Interesting comparisons, Chuck. Looks like EVs and hybrids are not inherently safer because they are EVs or hybrids. It also seems to say that Tesla scored high not because it's an EV, but because it's a Tesla.
I agree TJ. I would attribute Tesla's safety scores to the company's excellence in producing its product and not any intrinsic superiority of an EV vehicle. Chuck's slideshow seems to indicate the power train isn't the critical factor.
A locally made all electric taxi was hit by a regular automobile. The ICE vehicle drove away. The driver and passengers of the EV were burned to death within seconds. This happened in China. The standards compliance there is not up to the level they are in other places. I would feel very safe in a Tesla or other highly rated car in the US because I know that the standards are real and enforced.
By the way, in our labor day parade there were two Tesla S cars, a Tesla Roadster and a Fisker. Boy, they were quiet.
Yes, those EVs are quiet, Naperlou. The blind community is very upset out the lack of noise from EVs. They're trying to get the automakers to produce an artificial noise for EVs so blind people know when they're coming.
I agree with ChriSharek, if I'm dropping that kind of money on a vehicle (no matter what kind it is) it better be able to handle anything thrown at it within reason. Obviously, I wouldn't expect to come out alive after tumbling 150 feet down a mountain overpass and then bursting into flames.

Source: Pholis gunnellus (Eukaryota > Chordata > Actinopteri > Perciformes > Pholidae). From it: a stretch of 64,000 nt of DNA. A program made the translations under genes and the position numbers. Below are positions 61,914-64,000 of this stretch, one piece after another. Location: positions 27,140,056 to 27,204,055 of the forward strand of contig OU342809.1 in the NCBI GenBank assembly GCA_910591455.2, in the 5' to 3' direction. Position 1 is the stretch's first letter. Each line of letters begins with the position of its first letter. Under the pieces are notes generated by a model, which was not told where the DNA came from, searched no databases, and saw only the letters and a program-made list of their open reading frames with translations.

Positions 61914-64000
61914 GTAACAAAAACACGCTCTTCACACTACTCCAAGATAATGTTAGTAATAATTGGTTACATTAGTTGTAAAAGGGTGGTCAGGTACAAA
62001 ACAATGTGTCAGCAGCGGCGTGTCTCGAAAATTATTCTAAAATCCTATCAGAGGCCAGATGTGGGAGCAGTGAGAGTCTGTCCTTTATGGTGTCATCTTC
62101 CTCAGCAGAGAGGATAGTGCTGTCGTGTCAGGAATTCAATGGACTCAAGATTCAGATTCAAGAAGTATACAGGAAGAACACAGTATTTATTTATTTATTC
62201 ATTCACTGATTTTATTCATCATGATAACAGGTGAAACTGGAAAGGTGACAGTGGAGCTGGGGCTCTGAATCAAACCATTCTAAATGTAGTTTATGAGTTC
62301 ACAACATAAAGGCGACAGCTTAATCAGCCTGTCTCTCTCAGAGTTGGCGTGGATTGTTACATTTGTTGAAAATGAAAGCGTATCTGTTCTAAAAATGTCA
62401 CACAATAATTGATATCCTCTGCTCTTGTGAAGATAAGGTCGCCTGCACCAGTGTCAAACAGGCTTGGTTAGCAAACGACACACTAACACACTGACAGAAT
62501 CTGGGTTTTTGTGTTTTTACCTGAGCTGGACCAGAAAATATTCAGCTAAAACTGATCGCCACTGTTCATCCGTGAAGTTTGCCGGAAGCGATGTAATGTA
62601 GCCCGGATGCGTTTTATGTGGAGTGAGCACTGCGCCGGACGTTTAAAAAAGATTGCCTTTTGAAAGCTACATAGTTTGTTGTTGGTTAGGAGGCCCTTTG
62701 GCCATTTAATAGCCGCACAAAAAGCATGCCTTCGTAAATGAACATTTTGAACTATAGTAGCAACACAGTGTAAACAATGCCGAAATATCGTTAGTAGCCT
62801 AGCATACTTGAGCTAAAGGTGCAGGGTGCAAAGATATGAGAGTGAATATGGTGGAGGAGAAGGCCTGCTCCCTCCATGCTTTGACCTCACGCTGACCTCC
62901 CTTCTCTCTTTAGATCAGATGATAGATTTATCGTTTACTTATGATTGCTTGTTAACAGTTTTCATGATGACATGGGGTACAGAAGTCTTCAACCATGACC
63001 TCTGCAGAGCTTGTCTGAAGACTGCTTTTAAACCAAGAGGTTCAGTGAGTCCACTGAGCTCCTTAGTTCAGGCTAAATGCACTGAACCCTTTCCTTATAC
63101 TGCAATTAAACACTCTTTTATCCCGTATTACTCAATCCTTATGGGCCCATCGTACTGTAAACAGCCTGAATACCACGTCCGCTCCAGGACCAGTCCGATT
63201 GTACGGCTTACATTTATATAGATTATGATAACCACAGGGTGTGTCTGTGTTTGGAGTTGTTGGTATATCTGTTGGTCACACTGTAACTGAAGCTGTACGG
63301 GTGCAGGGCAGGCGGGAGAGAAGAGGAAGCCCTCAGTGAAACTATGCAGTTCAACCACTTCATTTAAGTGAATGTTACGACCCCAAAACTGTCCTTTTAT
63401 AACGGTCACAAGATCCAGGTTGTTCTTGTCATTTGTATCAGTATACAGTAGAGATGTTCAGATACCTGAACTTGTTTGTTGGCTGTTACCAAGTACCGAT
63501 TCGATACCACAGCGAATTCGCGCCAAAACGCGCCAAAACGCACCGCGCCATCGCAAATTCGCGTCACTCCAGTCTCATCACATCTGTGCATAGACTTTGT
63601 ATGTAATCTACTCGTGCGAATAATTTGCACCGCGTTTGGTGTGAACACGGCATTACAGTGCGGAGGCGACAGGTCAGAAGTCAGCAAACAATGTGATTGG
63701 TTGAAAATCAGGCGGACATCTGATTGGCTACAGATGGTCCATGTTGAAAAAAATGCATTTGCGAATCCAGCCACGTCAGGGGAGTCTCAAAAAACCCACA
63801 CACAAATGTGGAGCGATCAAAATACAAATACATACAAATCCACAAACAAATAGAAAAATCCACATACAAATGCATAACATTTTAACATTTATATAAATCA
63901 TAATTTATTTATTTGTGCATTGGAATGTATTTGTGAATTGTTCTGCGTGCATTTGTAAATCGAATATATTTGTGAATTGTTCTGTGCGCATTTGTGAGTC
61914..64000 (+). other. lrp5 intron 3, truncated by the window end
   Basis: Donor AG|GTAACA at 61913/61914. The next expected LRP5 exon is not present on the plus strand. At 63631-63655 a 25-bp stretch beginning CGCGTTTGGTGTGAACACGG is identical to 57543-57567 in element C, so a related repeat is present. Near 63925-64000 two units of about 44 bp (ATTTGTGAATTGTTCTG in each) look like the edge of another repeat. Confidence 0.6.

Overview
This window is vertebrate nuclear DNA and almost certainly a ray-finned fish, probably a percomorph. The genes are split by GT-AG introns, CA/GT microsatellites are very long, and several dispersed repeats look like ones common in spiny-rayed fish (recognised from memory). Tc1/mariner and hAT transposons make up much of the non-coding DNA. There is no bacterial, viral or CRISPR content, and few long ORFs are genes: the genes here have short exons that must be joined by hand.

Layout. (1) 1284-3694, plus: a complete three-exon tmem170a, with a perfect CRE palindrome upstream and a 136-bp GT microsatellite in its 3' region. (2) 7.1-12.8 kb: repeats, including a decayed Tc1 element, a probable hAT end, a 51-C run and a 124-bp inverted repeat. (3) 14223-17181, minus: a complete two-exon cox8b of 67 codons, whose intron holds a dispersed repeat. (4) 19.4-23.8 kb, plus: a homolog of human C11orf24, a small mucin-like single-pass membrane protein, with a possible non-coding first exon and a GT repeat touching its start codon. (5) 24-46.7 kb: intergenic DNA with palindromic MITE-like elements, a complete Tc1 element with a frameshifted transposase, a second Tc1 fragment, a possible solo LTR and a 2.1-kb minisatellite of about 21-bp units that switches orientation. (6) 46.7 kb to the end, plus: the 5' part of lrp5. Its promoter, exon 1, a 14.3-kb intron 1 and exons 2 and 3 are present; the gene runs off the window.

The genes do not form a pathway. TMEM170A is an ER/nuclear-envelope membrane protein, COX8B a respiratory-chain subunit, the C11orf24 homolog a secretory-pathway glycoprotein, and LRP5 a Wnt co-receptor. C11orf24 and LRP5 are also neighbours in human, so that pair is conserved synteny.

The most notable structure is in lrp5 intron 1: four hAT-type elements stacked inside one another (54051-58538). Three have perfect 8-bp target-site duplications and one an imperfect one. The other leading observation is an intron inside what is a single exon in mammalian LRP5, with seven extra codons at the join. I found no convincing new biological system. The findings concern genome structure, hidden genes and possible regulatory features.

You're right Cabe, we have certain reasonable expectations about safety in the vehicles we buy. Sometimes, we can see there's a problem -- the Smart Car on the road with all these giants SUVs -- but we don't expect the materials the car is made from to let us down.
Obviously an all-electric drivetrain offers more flexibility in location and distribution of major/heavy components in the vehicle, which enables designers to not have as many tradeoffs when it comes to safety.
A comparison of the Porsche Panamera, BMW M5, and Mercedes AMG C-class and the Tesla Model S would be interesting - from a crash rating perspective. The cost and performance for these vehicles is comparable. But for $100k+, I would hope nothing less than 5 stars would do . . .
Tesla Motors’ $35,000, 200-mile electric car may not revolutionize the auto industry by itself, but it could serve as a starting point for a long, steady climb to a day when half of the world’s vehicles will be plug-ins.
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